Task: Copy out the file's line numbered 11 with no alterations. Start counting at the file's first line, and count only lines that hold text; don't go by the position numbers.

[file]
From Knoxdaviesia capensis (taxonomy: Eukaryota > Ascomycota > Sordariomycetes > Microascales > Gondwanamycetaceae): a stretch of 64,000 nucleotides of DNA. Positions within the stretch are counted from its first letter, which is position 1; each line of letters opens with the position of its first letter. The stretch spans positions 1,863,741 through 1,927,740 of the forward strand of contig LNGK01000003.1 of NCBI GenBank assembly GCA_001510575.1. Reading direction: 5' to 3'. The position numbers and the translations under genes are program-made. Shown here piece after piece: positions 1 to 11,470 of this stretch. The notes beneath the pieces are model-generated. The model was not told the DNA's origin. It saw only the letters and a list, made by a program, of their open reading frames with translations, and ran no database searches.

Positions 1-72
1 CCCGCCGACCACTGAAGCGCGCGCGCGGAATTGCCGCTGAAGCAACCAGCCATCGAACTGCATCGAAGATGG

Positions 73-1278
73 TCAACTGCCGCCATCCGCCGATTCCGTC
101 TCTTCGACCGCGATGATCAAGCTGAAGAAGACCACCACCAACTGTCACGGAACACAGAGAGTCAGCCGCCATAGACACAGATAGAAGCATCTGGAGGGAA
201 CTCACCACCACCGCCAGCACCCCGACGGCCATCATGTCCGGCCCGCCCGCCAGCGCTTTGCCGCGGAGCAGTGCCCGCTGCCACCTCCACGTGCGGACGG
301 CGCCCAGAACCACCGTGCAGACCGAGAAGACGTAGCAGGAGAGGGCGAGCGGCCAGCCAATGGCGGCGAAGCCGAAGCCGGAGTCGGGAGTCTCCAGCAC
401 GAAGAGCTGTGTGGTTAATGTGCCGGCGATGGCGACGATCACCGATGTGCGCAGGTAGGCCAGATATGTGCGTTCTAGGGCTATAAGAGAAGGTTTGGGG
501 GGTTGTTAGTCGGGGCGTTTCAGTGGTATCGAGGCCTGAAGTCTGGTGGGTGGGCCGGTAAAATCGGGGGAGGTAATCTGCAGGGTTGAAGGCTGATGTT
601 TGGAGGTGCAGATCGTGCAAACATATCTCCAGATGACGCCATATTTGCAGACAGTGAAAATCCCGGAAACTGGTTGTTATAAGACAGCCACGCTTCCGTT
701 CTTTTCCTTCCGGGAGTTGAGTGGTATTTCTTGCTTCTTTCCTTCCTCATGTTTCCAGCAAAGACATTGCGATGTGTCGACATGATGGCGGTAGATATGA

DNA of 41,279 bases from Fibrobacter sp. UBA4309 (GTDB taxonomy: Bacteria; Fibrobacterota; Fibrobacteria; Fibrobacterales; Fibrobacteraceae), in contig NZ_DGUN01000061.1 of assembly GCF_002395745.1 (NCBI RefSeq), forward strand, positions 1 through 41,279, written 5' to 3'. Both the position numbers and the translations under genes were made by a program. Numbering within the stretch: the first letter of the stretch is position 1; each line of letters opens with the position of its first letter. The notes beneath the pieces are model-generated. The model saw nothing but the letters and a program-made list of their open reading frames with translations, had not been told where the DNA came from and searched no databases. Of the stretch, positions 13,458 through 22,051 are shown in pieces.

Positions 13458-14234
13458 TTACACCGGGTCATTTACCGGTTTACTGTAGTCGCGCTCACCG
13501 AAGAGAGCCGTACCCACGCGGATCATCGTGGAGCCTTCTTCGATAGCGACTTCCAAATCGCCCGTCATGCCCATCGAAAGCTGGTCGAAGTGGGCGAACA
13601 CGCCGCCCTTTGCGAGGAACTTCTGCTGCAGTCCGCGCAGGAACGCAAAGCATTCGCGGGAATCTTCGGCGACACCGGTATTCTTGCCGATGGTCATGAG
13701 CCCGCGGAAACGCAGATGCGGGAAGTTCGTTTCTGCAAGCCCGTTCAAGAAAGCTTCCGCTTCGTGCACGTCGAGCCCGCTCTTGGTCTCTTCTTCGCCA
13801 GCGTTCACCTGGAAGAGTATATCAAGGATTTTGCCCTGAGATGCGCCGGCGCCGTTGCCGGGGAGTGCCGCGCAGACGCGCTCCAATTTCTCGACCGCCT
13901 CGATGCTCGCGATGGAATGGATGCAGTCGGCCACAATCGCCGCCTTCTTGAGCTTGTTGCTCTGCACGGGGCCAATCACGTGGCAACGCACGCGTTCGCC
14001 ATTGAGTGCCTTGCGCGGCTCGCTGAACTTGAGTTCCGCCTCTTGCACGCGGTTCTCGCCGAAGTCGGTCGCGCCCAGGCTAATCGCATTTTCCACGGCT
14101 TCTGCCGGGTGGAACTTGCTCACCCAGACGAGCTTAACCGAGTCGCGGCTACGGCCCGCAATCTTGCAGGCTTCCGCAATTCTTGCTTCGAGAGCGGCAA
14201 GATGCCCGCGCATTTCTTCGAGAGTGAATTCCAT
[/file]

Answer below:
601 TGGAGGTGCAGATCGTGCAAACATATCTCCAGATGACGCCATATTTGCAGACAGTGAAAATCCCGGAAACTGGTTGTTATAAGACAGCCACGCTTCCGTT